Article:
Key Elements of Your Estate Plan

Lots of people call our office asking for a “simple will” or saying that they “just” need a power of attorney. They may have specific circumstances in mind, like an upcoming surgery or a need to help their aging parent manage money. Of course we always want to meet that immediate need, but our conversation with the person branches out to include other documents.

Why would we not just draw up a single document a la carte? Because each estate planning document is like one tool in a toolkit. With one tool you might be able to accomplish one task, but that task is likely to be followed by several different tasks during the course of the project. Without the full set of tools, it may not be possible to complete your project. That’s how estate planning documents work:  sometimes alone, but sometimes in coordination, addressing a range of events and changes that may occur as a person ages and eventually passes away.

While the estate planning toolkit will vary from person to person, there are some standard tools that should be in every adult’s set:  a last will and testament or a trust; powers of attorney for finances and health care; and a living will.

Last Will and Testament. A will allows you to specify where your money and possessions should go upon your passing. It also allows you to choose an executor of your estate. The executor will take care of managing your estate, paying debts, and distributing property as specified. A will only takes effect upon your death; it has no bearing on what happens related to your assets or health care while you are still alive.

Trust.  A trust does everything a will can do, but it also allows for you to choose someone to manage your assets if you become incapacitated because it is effective during your lifetime. A trust also provides privacy, as it is not subject to court proceedings that become open to the public; a will, on the other hand, may be subject to such public proceedings. There are numerous other advantages to a trust that can be explored with the help of an attorney.

Financial Power of Attorney. This document names an attorney-in-fact to handle your finances during your lifetime in the event you are no longer able to manage assets for yourself.  An attorney-in-fact can open and close bank accounts, write checks, and sell property if you choose to allow them the authority to do so. It should be created with legal advice to make sure your wishes regarding your finances are properly documented. The power of attorney document only remains in effect as long as you are alive; after you pass away, your attorney-in-fact does not retain authority to act on your behalf.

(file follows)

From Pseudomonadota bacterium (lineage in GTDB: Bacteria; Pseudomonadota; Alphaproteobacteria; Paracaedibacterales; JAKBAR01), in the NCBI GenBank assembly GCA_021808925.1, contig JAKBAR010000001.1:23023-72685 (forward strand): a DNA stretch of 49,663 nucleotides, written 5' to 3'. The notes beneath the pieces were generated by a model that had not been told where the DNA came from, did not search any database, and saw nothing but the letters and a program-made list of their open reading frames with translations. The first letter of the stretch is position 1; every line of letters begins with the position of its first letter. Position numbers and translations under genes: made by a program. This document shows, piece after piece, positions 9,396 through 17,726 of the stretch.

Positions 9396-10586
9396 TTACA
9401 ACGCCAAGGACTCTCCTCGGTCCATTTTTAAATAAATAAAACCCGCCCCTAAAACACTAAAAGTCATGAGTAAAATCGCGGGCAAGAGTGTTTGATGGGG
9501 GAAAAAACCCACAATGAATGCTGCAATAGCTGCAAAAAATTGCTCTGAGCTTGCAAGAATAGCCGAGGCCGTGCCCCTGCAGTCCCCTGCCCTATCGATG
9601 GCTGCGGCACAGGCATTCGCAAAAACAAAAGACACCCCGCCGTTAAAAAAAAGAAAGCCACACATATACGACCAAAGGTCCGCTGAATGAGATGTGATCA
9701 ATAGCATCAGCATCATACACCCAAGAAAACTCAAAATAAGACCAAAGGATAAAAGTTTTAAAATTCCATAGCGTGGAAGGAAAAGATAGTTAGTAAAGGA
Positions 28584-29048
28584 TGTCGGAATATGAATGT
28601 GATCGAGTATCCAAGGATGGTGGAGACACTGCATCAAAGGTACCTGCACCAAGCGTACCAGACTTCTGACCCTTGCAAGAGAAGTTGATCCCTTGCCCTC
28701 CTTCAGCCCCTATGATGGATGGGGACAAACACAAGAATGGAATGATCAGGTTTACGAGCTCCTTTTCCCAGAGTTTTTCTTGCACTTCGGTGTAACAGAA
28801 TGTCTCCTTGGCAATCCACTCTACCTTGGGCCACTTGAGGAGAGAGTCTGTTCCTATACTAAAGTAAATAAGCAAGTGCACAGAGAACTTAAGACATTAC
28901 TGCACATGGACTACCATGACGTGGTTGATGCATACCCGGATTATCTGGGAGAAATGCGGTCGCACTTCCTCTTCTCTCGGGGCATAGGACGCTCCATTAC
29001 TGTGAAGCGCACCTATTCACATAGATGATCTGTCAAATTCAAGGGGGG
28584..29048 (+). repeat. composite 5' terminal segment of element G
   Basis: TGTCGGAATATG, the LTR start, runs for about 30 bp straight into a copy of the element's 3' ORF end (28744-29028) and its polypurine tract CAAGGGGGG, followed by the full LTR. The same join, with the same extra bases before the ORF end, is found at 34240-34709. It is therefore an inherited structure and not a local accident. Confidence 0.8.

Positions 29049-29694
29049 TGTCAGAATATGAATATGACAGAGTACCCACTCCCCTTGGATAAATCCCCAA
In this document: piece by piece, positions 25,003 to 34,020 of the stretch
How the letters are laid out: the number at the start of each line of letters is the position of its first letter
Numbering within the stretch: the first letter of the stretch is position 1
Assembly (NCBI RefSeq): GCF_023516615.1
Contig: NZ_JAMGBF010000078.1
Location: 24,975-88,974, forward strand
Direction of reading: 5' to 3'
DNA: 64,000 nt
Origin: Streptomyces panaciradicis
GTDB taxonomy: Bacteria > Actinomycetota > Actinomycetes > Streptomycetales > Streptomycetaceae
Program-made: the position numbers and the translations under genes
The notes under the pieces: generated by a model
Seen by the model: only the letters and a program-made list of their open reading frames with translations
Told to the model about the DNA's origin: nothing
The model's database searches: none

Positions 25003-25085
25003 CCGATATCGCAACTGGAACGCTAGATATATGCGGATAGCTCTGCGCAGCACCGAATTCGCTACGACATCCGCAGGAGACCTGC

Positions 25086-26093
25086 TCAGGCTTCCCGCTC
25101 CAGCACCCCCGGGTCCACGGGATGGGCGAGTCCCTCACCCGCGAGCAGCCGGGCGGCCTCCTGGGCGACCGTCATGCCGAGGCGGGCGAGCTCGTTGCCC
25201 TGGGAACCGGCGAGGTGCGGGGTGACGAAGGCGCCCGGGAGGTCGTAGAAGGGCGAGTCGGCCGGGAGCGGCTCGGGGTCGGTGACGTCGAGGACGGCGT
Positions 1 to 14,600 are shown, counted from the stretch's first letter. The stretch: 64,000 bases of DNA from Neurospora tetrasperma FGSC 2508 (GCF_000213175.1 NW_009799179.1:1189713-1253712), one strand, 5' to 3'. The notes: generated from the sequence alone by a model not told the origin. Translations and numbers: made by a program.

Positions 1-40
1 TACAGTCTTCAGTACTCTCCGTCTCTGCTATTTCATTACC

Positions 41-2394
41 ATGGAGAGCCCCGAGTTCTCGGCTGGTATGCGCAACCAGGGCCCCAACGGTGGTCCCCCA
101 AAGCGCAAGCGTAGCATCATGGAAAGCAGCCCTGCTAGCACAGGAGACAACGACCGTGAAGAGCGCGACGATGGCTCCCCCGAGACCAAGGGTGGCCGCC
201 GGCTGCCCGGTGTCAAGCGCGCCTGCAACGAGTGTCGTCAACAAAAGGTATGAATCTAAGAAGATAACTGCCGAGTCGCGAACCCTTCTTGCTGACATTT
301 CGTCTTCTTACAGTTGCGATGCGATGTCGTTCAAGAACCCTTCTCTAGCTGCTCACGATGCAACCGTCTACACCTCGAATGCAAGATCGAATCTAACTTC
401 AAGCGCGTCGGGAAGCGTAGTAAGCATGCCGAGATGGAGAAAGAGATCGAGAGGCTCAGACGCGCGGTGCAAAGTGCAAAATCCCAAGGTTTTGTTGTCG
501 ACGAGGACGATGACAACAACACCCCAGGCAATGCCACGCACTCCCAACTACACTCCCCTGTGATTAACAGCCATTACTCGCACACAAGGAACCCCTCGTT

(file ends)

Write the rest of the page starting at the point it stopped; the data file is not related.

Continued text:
Health Care Power of Attorney. A health care power of attorney names an agent to make health care decisions for you in case you aren’t able to make decisions yourself. Such decisions might include transitioning into a residential care facility or whether to extend end-of-life medical treatment. Like the financial power of attorney, this document goes into effect during your lifetime, but the authority it grants to your agent ends at the time of your death. It is important to create an all-encompassing health care power of attorney with legal guidance and not rely on forms provided by medical facilities prior to procedures.

Living Will. A living will specifies your wishes for end-of-life medical care. For example, you can specify whether you want to be kept alive by artificial means if you are in a terminal state.

This document outlines your wishes about medical treatment and care when you can’t communicate those wishes for yourself and is a guiding document for your health care agent and your medical providers.

Having a complete estate planning toolkit is necessary for you to have a say in what happens if you become sick and cannot make decisions for yourself, and to determine what happens with your money and your belongings after death. An estate plan also helps those who have decision-making responsibility during your life and after your death to do so in a more simple and straightforward manner.

If you have any questions about something you have read or would like additional information, please get in touch.  We will be happy to help point you in the right direction.

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